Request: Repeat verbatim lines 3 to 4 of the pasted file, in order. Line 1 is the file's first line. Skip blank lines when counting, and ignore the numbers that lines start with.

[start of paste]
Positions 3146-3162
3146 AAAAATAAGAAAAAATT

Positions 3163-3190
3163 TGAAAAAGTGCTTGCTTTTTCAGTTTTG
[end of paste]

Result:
Positions 3163-3190
3163 TGAAAAAGTGCTTGCTTTTTCAGTTTTG